A bill to legalize marijuana will be discussed and possibly voted on Monday morning by the Senate Budget and Appropriations Committee.
Sponsored by Senate President Steve Sweeney, D-Salem, Gloucester, Cumberland; and state Sen. Nicholas P. Scutari, D-Middlesex, Somerset, Union, S-2703 was introduced June 7 but has been amended since then.
This would be the first legislative vote on the bill.
The New Jersey Marijuana Legalization Act would legalize possession and personal use of up to an ounce of marijuana for people ages 21 and older. It would also create a Division of Marijuana Enforcement and a licensing structure to tax, control and legalize marijuana for adults.
The sponsors say the bill will save $127 million a year now spent to enforce criminal laws regarding marijuana and raise hundreds of millions of dollars a year in new tax revenue. It is also intended to keep funds from going to illegal drug cartels and result in more racial and class fairness in how people are treated regarding marijuana use.
But many in the Legislature and private sector are opposing legalization, warning it may increase drug use, contribute to more driving-under-the-influence accidents, exacerbate problems in poorer communities worsen an already severe addiction crisis.
The New Jersey Business & Industry Association wants any bill passed to have policies to prevent workplace accidents and injuries.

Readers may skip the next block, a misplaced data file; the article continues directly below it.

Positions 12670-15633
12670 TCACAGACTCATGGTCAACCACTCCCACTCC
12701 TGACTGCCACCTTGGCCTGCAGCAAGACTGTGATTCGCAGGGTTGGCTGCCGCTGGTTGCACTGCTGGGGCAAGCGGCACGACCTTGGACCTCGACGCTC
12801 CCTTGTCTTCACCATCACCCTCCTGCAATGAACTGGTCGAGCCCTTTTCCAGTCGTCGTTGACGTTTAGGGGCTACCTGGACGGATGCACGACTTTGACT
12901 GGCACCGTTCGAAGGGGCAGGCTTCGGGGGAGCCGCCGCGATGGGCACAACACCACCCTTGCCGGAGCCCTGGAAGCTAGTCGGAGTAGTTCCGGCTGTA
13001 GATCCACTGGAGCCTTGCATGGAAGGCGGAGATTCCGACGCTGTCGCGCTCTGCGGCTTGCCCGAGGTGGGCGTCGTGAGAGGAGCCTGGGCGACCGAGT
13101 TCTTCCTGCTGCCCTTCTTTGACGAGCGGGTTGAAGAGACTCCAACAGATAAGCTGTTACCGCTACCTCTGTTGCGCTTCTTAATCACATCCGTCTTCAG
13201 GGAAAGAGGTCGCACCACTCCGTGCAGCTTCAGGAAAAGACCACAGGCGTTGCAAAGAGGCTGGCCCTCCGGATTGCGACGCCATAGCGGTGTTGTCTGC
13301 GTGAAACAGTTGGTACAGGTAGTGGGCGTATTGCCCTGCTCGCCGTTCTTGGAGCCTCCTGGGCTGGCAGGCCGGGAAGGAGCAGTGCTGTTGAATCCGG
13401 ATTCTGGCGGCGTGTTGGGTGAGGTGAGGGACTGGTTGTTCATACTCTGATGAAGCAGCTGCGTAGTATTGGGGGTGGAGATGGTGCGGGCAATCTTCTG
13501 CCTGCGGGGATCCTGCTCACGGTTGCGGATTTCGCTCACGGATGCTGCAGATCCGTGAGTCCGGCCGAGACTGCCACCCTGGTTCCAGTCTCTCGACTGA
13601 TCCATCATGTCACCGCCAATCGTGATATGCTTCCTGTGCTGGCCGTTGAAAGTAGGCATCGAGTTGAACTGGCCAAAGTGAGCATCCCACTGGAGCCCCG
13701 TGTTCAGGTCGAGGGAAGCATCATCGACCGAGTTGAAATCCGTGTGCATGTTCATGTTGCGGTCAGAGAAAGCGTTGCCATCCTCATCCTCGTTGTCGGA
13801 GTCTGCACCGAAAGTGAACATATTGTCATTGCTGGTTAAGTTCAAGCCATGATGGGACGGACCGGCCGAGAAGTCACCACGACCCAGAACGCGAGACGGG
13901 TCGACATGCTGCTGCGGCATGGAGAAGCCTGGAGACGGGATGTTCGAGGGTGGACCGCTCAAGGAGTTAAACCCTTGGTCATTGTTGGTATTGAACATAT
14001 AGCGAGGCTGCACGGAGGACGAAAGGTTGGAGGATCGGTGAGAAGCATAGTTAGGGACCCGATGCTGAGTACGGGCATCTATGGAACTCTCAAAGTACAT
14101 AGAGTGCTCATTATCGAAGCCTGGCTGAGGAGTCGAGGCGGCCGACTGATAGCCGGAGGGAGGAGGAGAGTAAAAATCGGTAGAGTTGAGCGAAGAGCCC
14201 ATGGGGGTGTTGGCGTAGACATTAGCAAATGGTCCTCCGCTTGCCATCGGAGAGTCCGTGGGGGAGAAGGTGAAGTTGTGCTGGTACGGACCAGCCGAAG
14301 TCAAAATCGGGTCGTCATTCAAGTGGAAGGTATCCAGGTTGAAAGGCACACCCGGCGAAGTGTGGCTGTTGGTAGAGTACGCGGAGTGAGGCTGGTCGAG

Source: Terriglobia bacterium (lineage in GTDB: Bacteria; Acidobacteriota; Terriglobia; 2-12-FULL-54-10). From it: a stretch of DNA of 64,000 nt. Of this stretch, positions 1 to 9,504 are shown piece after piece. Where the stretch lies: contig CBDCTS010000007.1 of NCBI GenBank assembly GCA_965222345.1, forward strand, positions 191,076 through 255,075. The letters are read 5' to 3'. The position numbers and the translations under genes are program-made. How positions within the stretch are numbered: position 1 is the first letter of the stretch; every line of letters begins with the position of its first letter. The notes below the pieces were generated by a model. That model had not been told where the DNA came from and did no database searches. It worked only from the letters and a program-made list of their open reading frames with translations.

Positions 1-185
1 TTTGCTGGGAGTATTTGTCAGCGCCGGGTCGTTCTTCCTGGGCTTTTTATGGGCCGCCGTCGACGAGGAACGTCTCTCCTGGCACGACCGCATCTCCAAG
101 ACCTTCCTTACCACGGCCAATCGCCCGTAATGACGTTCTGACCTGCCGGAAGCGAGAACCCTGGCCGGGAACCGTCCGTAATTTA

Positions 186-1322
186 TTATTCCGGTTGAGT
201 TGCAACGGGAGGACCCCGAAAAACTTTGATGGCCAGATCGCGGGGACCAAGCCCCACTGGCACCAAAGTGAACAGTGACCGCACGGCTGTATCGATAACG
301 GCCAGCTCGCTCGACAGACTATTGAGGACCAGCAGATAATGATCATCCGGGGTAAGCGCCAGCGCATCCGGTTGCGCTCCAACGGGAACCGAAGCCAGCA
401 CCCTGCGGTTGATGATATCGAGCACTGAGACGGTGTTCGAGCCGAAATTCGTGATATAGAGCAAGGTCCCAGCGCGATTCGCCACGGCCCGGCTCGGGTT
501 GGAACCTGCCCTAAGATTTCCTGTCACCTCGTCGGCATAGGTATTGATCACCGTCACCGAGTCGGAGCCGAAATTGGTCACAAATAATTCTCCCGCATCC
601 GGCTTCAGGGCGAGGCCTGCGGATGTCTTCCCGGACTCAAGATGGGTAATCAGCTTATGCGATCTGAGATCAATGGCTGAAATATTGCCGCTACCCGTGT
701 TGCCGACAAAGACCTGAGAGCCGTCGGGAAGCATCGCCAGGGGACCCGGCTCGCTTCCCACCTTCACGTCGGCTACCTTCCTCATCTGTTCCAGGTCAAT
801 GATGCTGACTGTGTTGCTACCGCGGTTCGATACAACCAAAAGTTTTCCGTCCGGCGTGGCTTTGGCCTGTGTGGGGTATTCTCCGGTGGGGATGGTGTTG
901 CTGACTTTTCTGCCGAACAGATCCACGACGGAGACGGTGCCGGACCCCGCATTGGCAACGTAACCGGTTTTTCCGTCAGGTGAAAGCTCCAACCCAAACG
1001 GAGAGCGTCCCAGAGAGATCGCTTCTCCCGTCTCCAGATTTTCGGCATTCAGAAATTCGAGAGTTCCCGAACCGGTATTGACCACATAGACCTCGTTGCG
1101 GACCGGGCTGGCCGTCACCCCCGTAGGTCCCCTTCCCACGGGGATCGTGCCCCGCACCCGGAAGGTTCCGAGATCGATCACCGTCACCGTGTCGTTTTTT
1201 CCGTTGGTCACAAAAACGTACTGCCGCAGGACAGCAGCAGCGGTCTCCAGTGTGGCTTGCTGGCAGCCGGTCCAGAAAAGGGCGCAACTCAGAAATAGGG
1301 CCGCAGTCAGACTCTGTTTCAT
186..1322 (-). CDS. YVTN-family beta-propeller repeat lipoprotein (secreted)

“NJBIA is requesting that any legislation state clearly that legalization does not repeal or restrict the rights and obligations of public and private employers to maintain drug- and alcohol-free workplaces, or require an employer to permit or accommodate the use of marijuana, even if it is otherwise legal,” said NJBIA Vice President Mike Wallace.
“Specifically, we are asking that any law ... give employers the right to prohibit employees from using it in the workplace or coming to work under the influence of it,” Wallace said Friday in a statement.
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Stockton University will hold a free workshop on the implications for employers of the legalization of marijuana in New Jersey at 6 p.m. Dec. 4 in its Atlantic City campus center.
According to language in the bill, New Jersey law-enforcement officers made more than 24,000 arrests for marijuana possession in 2012, more than in the previous 20 years.
In that year, a person was arrested for marijuana possession in New Jersey about every 22 minutes.
Black New Jerseyans are nearly three times more likely to be arrested for marijuana possession than white New Jerseyans, despite similar usage rates; and marijuana possession arrests constituted three out of every five drug arrests in New Jersey in 2012, according to the bill.